Doctors Paid Millions To Use Anemia Drugs

Among the world's top-selling medicines, the FDA now says they may be unsafe
By Sam Gale Rosen,  Newser Staff
Posted May 9, 2007 8:34 AM CDT
Doctors Paid Millions To Use Anemia Drugs
Stethoscope   ((c) ernstl)

(Newser) – Doctors are paid millions of dollars by drug companies to give their patients anemia medicine which regulators now say may be dangerous. Spurred by competiton between several similar drugs, companies reward doctors with rebates, which allow them to make a significant profit, the New York Times reports.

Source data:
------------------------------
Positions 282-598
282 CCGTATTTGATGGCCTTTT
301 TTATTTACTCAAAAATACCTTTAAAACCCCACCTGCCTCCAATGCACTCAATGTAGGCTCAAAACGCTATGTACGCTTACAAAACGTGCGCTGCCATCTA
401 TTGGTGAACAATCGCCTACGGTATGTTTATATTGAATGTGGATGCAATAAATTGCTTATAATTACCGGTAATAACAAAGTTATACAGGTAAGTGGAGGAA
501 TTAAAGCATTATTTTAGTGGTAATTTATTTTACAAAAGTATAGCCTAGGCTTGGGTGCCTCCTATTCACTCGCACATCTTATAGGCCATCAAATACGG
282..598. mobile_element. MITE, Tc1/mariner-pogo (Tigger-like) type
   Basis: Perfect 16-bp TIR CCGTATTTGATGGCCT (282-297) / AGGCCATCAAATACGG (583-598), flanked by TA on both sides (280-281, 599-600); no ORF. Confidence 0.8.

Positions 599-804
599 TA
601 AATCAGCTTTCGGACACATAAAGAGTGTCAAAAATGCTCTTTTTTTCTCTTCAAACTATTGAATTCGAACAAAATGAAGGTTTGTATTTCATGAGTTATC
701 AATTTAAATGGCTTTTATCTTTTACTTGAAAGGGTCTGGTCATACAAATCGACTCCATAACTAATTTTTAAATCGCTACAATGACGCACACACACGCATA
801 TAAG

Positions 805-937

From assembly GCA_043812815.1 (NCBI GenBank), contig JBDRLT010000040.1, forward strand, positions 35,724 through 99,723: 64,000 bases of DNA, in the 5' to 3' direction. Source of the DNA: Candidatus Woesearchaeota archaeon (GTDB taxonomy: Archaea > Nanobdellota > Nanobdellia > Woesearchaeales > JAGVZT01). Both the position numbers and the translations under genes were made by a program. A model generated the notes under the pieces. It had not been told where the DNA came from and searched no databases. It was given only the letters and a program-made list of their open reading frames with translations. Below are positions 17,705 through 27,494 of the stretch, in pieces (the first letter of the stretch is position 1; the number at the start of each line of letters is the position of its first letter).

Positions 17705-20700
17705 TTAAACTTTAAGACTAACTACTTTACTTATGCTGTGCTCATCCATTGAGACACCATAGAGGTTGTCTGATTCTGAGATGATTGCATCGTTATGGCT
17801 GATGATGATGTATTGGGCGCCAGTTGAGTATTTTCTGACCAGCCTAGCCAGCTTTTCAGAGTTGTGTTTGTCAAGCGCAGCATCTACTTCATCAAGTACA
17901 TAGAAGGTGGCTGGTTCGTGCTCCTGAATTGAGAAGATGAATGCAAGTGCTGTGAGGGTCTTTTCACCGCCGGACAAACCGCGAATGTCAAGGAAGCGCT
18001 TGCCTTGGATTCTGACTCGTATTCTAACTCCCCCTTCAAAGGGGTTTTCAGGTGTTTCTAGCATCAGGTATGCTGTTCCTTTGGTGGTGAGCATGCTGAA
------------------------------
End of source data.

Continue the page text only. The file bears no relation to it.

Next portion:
But a new FDA study reveals that the drugs often don't work and may shorten patients' lives in high doses. The drugs—Aranesp and Epogen, from Amgen; and Procrit, from Johnson & Johnson—are given to a milion patients every year to treat anemia caused by kidney disease or chemotherapy, and represent Medicare's single largest drug expense. (Read more medicine stories.)

We use cookies. By Clicking "OK" or any content on this site, you agree to allow cookies to be placed. Read more in our privacy policy.
Get the news faster.
Tap to install our app.
X
Install the Newser News app
in two easy steps:
1. Tap in your navigation bar.
2. Tap to Add to Home Screen.

X